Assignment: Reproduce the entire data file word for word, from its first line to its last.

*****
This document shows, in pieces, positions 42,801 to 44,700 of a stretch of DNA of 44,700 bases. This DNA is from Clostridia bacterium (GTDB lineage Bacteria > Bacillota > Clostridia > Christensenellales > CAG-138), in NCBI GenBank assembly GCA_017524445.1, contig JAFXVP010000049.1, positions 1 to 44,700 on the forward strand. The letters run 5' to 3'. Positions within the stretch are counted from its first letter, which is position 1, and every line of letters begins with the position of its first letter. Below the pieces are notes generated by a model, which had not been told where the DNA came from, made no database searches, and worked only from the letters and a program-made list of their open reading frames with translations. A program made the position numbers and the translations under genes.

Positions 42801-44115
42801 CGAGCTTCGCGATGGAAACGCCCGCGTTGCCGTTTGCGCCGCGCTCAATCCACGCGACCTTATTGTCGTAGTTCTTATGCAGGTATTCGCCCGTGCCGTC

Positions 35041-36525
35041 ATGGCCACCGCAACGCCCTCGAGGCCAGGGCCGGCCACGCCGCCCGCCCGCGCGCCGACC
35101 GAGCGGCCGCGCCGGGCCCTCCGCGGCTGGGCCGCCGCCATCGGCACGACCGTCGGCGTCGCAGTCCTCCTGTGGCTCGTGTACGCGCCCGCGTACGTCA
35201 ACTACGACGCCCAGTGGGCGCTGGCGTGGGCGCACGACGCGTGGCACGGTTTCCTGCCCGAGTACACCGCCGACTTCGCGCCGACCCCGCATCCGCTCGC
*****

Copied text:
This document shows, in pieces, positions 42,801 to 44,700 of a stretch of DNA of 44,700 bases. This DNA is from Clostridia bacterium (GTDB lineage Bacteria > Bacillota > Clostridia > Christensenellales > CAG-138), in NCBI GenBank assembly GCA_017524445.1, contig JAFXVP010000049.1, positions 1 to 44,700 on the forward strand. The letters run 5' to 3'. Positions within the stretch are counted from its first letter, which is position 1, and every line of letters begins with the position of its first letter. Below the pieces are notes generated by a model, which had not been told where the DNA came from, made no database searches, and worked only from the letters and a program-made list of their open reading frames with translations. A program made the position numbers and the translations under genes.

Positions 42801-44115
42801 CGAGCTTCGCGATGGAAACGCCCGCGTTGCCGTTTGCGCCGCGCTCAATCCACGCGACCTTATTGTCGTAGTTCTTATGCAGGTATTCGCCCGTGCCGTC

Positions 35041-36525
35041 ATGGCCACCGCAACGCCCTCGAGGCCAGGGCCGGCCACGCCGCCCGCCCGCGCGCCGACC
35101 GAGCGGCCGCGCCGGGCCCTCCGCGGCTGGGCCGCCGCCATCGGCACGACCGTCGGCGTCGCAGTCCTCCTGTGGCTCGTGTACGCGCCCGCGTACGTCA
35201 ACTACGACGCCCAGTGGGCGCTGGCGTGGGCGCACGACGCGTGGCACGGTTTCCTGCCCGAGTACACCGCCGACTTCGCGCCGACCCCGCATCCGCTCGC